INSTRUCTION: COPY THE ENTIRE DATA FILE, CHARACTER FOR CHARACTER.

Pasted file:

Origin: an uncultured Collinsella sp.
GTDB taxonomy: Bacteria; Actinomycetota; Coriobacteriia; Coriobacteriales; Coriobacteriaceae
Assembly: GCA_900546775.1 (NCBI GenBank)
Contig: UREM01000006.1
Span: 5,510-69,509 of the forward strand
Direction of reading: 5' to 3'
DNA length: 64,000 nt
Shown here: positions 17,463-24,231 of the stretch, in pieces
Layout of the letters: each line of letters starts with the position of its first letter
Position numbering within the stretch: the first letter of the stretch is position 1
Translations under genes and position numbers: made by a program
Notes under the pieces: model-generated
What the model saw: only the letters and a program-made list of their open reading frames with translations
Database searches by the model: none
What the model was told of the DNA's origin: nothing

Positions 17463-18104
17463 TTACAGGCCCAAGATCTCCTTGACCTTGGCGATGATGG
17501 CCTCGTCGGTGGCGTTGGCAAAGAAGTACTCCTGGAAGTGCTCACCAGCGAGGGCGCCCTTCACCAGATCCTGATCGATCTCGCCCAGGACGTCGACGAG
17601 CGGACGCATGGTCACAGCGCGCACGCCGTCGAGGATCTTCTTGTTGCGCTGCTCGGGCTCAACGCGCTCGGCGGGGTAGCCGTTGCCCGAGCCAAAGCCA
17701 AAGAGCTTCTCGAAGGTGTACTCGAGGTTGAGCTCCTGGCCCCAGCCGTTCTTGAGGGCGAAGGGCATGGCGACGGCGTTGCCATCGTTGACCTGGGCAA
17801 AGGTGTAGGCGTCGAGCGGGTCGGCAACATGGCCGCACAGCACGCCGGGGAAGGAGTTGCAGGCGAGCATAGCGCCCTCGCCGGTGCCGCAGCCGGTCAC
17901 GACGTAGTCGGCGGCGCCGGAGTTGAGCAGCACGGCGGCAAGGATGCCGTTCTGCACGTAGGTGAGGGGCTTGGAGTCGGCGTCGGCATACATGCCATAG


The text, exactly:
Origin: an uncultured Collinsella sp.
GTDB taxonomy: Bacteria; Actinomycetota; Coriobacteriia; Coriobacteriales; Coriobacteriaceae
Assembly: GCA_900546775.1 (NCBI GenBank)
Contig: UREM01000006.1
Span: 5,510-69,509 of the forward strand
Direction of reading: 5' to 3'
DNA length: 64,000 nt
Shown here: positions 17,463-24,231 of the stretch, in pieces
Layout of the letters: each line of letters starts with the position of its first letter
Position numbering within the stretch: the first letter of the stretch is position 1
Translations under genes and position numbers: made by a program
Notes under the pieces: model-generated
What the model saw: only the letters and a program-made list of their open reading frames with translations
Database searches by the model: none
What the model was told of the DNA's origin: nothing

Positions 17463-18104
17463 TTACAGGCCCAAGATCTCCTTGACCTTGGCGATGATGG
17501 CCTCGTCGGTGGCGTTGGCAAAGAAGTACTCCTGGAAGTGCTCACCAGCGAGGGCGCCCTTCACCAGATCCTGATCGATCTCGCCCAGGACGTCGACGAG
17601 CGGACGCATGGTCACAGCGCGCACGCCGTCGAGGATCTTCTTGTTGCGCTGCTCGGGCTCAACGCGCTCGGCGGGGTAGCCGTTGCCCGAGCCAAAGCCA
17701 AAGAGCTTCTCGAAGGTGTACTCGAGGTTGAGCTCCTGGCCCCAGCCGTTCTTGAGGGCGAAGGGCATGGCGACGGCGTTGCCATCGTTGACCTGGGCAA
17801 AGGTGTAGGCGTCGAGCGGGTCGGCAACATGGCCGCACAGCACGCCGGGGAAGGAGTTGCAGGCGAGCATAGCGCCCTCGCCGGTGCCGCAGCCGGTCAC
17901 GACGTAGTCGGCGGCGCCGGAGTTGAGCAGCACGGCGGCAAGGATGCCGTTCTGCACGTAGGTGAGGGGCTTGGAGTCGGCGTCGGCATACATGCCATAG